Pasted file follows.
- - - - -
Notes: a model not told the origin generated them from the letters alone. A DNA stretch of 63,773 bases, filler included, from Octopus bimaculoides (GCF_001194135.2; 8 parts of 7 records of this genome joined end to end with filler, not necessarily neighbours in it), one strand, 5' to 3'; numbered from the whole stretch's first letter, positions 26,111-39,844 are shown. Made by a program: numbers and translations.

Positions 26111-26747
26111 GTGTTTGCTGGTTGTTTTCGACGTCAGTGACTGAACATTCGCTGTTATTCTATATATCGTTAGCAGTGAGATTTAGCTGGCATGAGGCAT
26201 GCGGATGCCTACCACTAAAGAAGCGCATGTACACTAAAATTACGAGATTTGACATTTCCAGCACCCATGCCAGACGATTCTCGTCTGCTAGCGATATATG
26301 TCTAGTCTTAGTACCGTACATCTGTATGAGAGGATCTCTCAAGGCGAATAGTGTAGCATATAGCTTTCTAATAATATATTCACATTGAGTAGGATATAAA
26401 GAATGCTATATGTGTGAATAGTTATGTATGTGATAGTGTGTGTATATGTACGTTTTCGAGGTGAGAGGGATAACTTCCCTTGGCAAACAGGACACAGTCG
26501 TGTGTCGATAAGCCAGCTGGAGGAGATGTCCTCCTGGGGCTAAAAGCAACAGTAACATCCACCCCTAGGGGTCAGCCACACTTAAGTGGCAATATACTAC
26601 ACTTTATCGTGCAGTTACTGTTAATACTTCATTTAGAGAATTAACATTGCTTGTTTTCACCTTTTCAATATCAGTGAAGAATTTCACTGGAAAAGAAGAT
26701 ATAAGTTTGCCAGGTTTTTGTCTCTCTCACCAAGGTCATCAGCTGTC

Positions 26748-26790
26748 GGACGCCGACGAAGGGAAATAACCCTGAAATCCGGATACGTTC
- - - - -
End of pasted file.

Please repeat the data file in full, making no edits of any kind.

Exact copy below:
Notes: a model not told the origin generated them from the letters alone. A DNA stretch of 63,773 bases, filler included, from Octopus bimaculoides (GCF_001194135.2; 8 parts of 7 records of this genome joined end to end with filler, not necessarily neighbours in it), one strand, 5' to 3'; numbered from the whole stretch's first letter, positions 26,111-39,844 are shown. Made by a program: numbers and translations.

Positions 26111-26747
26111 GTGTTTGCTGGTTGTTTTCGACGTCAGTGACTGAACATTCGCTGTTATTCTATATATCGTTAGCAGTGAGATTTAGCTGGCATGAGGCAT
26201 GCGGATGCCTACCACTAAAGAAGCGCATGTACACTAAAATTACGAGATTTGACATTTCCAGCACCCATGCCAGACGATTCTCGTCTGCTAGCGATATATG
26301 TCTAGTCTTAGTACCGTACATCTGTATGAGAGGATCTCTCAAGGCGAATAGTGTAGCATATAGCTTTCTAATAATATATTCACATTGAGTAGGATATAAA
26401 GAATGCTATATGTGTGAATAGTTATGTATGTGATAGTGTGTGTATATGTACGTTTTCGAGGTGAGAGGGATAACTTCCCTTGGCAAACAGGACACAGTCG
26501 TGTGTCGATAAGCCAGCTGGAGGAGATGTCCTCCTGGGGCTAAAAGCAACAGTAACATCCACCCCTAGGGGTCAGCCACACTTAAGTGGCAATATACTAC
26601 ACTTTATCGTGCAGTTACTGTTAATACTTCATTTAGAGAATTAACATTGCTTGTTTTCACCTTTTCAATATCAGTGAAGAATTTCACTGGAAAAGAAGAT
26701 ATAAGTTTGCCAGGTTTTTGTCTCTCTCACCAAGGTCATCAGCTGTC

Positions 26748-26790
26748 GGACGCCGACGAAGGGAAATAACCCTGAAATCCGGATACGTTC